Frank Millar’s final interview of a short series before Monday’s recall of an assembly, following Dermot Ahern, Gerry Adams and Peter Hain, is with the DUP leader Ian Paisley, and it merits a Irish Times front page report too[subs req]. As with the other interviews, policing takes a central role in the discussion and Ian Paisley is definitive were others may have been ambiguous – “Except we have the police issue resolved, there is no way forward.”In today’s Irish Times interview Ian Paisley rejects the accusation that this is a new pre-condition as both Dermot Ahern and Peter Hain have suggested –
The leader of unionism is in rude good health and high humour. But before answering my questions he wants to address some vital issues by way of reply to Minister Dermot Ahern’s interview in The Irish Times last Tuesday.
Dr Paisley rejects what he considers Ahern’s presumption in “setting the parameters” within which he must work. “And the first parameter is the important question of the police. How do you support the police? Joining the Police Board is not an act of supporting the police, because you can go on to the board without making any statement whatsoever, you can carry out your own plan of operation to further what you have in mind, and you are not supporting the police. But we are being sold that the best thing is to get Sinn Féin to support the police and the best way to do it is get them to join the board. That is not supporting the police at all.”
Ahern and Secretary of State Peter Hain have said the DUP must not raise policing as a new “pre-condition” to powersharing. Is that what he’s doing?
“I resent very much them saying I am putting forth preconditions,” the DUP leader says. “These are the conditions I set out in all my talks with them. I fought an election on it. I won my majority on this very issue. And the issue is a simple one. Number one, there could be nobody in the government of Northern Ireland except they accept the forces of law and order. And by accepting them, they hand to the state all the information they have on lawlessness.”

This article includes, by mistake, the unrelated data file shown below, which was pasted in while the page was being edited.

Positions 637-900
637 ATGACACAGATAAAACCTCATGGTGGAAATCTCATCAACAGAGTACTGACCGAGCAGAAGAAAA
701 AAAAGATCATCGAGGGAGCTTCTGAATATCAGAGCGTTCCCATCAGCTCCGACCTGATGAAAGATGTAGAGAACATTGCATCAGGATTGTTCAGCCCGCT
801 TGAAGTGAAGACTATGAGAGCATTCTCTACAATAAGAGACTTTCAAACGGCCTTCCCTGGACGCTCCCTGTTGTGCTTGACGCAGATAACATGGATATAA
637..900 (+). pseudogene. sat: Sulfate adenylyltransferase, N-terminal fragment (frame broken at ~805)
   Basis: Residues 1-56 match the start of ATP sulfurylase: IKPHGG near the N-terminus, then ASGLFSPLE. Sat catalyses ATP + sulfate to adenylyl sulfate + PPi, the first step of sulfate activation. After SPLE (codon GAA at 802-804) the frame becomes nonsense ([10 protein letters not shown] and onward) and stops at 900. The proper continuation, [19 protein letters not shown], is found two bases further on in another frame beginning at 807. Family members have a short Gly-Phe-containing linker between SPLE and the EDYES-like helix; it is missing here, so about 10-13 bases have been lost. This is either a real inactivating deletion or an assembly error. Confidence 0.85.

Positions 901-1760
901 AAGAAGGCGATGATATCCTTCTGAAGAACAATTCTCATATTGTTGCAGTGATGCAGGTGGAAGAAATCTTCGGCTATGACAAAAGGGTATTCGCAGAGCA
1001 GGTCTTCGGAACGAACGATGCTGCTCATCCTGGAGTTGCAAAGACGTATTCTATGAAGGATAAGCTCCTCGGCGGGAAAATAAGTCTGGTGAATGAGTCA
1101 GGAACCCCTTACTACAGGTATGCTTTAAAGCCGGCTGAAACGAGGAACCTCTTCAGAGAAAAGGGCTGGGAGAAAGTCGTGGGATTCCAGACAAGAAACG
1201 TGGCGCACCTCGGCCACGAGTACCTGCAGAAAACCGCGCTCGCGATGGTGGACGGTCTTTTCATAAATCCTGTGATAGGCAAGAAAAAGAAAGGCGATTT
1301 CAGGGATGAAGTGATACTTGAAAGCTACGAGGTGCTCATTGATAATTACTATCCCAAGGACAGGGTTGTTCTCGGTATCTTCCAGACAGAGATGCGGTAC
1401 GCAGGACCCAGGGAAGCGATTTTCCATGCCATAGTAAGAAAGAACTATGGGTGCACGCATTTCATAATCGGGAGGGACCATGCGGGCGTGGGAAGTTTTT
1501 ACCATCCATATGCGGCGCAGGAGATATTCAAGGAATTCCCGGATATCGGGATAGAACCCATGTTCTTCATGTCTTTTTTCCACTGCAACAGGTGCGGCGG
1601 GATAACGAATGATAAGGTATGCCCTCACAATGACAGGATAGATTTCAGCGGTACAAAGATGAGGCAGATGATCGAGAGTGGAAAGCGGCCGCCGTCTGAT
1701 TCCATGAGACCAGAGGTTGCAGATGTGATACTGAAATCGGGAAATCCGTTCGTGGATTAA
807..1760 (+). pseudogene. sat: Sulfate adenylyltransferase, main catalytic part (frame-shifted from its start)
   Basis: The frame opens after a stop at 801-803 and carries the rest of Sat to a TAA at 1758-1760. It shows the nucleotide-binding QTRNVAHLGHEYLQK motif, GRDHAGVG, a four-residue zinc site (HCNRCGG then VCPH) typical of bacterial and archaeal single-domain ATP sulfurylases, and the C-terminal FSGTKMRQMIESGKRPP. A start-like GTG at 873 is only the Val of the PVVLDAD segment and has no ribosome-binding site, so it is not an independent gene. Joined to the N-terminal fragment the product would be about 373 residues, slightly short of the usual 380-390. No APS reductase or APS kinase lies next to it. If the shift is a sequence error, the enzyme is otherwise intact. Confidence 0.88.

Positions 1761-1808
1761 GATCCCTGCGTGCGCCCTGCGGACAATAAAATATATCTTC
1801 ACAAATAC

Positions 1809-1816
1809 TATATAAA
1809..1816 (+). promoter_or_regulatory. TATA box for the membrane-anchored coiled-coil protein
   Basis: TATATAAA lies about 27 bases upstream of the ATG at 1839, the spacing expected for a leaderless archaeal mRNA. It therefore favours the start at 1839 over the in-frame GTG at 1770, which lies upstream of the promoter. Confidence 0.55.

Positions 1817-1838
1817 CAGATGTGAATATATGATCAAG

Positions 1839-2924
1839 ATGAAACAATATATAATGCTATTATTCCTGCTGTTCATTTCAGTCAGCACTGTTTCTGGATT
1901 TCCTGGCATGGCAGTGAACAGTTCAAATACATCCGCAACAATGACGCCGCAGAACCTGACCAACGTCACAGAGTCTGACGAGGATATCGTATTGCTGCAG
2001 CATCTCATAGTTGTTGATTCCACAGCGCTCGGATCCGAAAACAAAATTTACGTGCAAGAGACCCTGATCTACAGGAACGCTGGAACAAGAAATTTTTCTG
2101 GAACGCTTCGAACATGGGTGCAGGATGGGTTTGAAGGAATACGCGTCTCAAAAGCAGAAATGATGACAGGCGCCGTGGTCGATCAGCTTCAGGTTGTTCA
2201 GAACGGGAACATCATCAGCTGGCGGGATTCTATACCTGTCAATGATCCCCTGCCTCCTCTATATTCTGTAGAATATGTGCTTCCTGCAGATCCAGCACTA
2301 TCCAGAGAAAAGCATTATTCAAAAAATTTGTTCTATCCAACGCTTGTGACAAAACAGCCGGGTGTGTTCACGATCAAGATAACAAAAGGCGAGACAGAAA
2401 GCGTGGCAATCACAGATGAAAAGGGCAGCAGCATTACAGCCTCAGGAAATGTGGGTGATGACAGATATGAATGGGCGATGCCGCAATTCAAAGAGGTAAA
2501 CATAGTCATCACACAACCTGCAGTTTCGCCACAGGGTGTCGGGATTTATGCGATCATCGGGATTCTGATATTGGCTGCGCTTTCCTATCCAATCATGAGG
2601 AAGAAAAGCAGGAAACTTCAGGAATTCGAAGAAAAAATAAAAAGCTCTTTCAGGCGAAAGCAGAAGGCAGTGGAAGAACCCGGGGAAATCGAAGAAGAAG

So this issue will have to be resolved if there is to be an agreement in November?
“Yes. Except we have the police issue resolved, there is no way forward. The talks have no future until everyone who’s going to be in the government of Northern Ireland is a complete and total supporter of the police. That doesn’t mean he can’t criticise police activity. But he’s not going to be planning activity against the police, he’s not going to withhold information, he’s not going to use his position on the Police Board to tip off fellows to clear the country. . .”
Since they clearly want the issue resolved every bit as much as him, why does he suppose the British prime minister and the Taoiseach are not demanding this of Sinn Féin at this stage?
“I think they’ve been told strongly by Sinn Féin they’re not getting it.”
As I noted from the interview with the SF president Gerry Adams, Frank Millar also comments that the British Government could interpret what was said then as an indication that there is an acknowledgement within the SF leadership that movement will be required on policing if a November deal is to be acheived.
On whether Ian Paisley recognises that the situation, “the big picture”, is already transformed beyond recognition? –
“Yes,” he replies, before adding the qualification. In the Commons recently he challenged Hain: “I said ‘who is it that brought about those changes? Was it your policy or was it my policy?’ Our pressure had a lot to do with it, our pressure was successful. Then you say to me throw it all in now. You don’t throw away successful policies, you pursue them.”
There is also discussion on the DUP’s proposed changes to the Belfast Agreement –
The DUP leader contends “a democracy” cannot be built on what he says “is lacking” in the Belfast Agreement, and refers to his proposals to the British government for change.